“In spite of the possible differences in opinion or approach between the different bodies in Thailand, I think they all see that this is a time that they really must seriously address the crisis in Myanmar,” said Khin Ohmar, a human rights and democracy activist from Burma.

The regime’s Ministry of Foreign Affairs sent a letter objecting to the seminar’s “negative impacts” on bilateral relations. Thailand’s Foreign Minister Parnpree Bahiddha-nukara canceled his speech at the event. Move Forward Party member Rangsiman Rome is the chairperson of Thailand’s Parliamentary Committee on National Security, Border Affairs, National Strategy, and National Reform, which hosted the seminar. 

“A successful constructive engagement that paves the way for a lasting political solution and a democratic future for Myanmar, will not only benefit the people of that nation but will also reaffirm Thailand’s commitment to regional stability and its dedication to collaborative action,” said Rome in his opening speech. 

News by Region

ARAKAN—The U.N. Office for the Coordination of Humanitarian Affairs (UNOCHA) stated that 148,500 people in Arakan State, and in Chinland’s Paletwa Township, have become displaced since last November. It added that airstrikes and shelling have intensified as the AA draws closer to Sittwe, the state’s capital.

At least 21 civilians were killed and 30 others injured by a stray artillery shell that landed in a market in Sittwe on Feb. 29. The AA and military traded accusations over the attack. UNOCHA added that there are more than 2.7 million Internally Displaced Persons (IDPs) nationwide.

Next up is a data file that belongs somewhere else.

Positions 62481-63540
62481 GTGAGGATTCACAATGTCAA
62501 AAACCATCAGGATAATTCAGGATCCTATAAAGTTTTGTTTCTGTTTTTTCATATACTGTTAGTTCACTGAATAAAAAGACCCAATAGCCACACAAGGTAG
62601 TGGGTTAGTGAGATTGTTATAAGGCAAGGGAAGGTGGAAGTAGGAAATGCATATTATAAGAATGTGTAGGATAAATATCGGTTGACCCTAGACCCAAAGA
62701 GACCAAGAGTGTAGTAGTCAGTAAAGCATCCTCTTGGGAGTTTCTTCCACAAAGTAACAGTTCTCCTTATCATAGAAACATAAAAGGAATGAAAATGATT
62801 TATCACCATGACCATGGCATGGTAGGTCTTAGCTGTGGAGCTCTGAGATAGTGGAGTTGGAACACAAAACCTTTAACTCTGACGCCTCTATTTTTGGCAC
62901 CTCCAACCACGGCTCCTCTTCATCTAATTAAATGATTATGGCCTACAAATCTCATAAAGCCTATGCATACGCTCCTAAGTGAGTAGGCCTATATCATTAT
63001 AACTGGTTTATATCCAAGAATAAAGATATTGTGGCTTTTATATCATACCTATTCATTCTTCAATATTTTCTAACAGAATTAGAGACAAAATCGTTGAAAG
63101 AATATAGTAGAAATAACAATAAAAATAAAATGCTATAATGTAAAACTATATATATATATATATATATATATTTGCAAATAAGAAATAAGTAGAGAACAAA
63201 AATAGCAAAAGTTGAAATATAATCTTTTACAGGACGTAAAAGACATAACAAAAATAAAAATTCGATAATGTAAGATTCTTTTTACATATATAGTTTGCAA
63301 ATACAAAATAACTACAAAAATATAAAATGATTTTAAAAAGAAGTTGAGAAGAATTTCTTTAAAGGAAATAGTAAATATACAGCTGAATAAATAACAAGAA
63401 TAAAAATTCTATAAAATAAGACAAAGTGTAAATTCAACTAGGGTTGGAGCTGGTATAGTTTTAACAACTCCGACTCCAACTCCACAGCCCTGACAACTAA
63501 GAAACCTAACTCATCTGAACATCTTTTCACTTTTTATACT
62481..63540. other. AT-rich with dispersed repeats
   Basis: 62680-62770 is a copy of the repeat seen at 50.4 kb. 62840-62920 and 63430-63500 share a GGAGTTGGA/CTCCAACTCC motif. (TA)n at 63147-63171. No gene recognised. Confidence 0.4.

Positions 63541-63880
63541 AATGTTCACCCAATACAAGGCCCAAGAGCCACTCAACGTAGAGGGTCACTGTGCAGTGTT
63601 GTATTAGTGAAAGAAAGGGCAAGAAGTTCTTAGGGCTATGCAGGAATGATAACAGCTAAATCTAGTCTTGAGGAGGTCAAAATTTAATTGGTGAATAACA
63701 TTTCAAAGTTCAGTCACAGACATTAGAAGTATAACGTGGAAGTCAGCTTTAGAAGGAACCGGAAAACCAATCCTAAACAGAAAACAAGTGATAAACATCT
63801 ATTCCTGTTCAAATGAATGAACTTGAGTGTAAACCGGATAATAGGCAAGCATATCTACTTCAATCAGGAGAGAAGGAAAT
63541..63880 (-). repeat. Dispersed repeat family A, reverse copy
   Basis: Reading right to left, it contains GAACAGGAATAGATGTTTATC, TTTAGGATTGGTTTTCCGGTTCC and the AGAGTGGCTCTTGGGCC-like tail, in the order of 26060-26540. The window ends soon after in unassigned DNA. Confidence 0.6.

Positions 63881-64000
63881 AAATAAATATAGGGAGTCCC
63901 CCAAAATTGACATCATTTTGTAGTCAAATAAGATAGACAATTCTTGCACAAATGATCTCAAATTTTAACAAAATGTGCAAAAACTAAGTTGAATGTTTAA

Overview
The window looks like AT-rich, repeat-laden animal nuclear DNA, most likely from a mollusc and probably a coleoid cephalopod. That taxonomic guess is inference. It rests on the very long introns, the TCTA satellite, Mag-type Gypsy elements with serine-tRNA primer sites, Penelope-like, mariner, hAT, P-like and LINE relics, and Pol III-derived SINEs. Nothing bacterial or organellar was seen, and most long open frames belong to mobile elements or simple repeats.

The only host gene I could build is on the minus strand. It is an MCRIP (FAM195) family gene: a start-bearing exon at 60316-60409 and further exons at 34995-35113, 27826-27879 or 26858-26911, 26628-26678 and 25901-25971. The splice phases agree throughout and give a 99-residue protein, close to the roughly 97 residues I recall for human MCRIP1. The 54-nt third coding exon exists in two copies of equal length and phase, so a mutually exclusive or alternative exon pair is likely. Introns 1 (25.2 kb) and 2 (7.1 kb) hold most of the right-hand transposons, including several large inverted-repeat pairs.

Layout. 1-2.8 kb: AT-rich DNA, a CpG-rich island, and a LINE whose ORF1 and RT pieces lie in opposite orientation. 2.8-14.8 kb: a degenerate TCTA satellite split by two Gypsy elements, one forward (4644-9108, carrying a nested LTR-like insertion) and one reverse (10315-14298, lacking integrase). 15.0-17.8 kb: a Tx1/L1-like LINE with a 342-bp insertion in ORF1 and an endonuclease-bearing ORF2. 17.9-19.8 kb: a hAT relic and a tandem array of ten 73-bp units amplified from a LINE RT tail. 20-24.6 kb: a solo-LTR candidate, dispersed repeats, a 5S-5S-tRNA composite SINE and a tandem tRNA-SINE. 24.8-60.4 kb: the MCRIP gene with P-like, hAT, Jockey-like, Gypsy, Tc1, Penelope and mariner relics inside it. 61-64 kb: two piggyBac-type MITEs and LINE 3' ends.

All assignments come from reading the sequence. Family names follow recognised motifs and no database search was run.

SHAN—Nam Pao village residents in Lashio Township have said that the TNLA has used forced labor and has confiscated motorcycles since it deployed troops in the area in December.

“They demanded that villagers supply water for their bathing needs and have required us to haul at least 20 buckets of water each day. The task of carrying water up and down the mountain is extremely difficult,” an unnamed Nam Pao villager told DVB. 

YANGON—At least 197 workers from the Full Way Myanmar Clothing garment factory in Hlaingthaya Township have not received compensation following its closure in January. “We demand payment for our gratuity. We have earned it through our work,” a worker told DVB. They called on the Workplace Coordination Committee to help deal with the factory owners. 

The Yangon Eastern District Court sentenced student leader Su Yee Lin to an additional ten years in prison under the Counter-Terrorism Law on Feb. 29. This brings Su Yee Lin’s sentence to a total of 15 years. Her aunt and another relative who appeared at the court on Feb. 28 were detained and questioned by troops. 

“She has asthma and is also suffering from a stomach disease since her arrest,” said an unnamed source close to the family. Su Yee Lin is the chair of East Yangon University Students’ Union. She was arrested while she was on her way to join an anti-coup protest in Thingangyun Township on Dec. 19. She was sentenced to five years in prison under incitement charges and for allegedly forging a National Identification Card.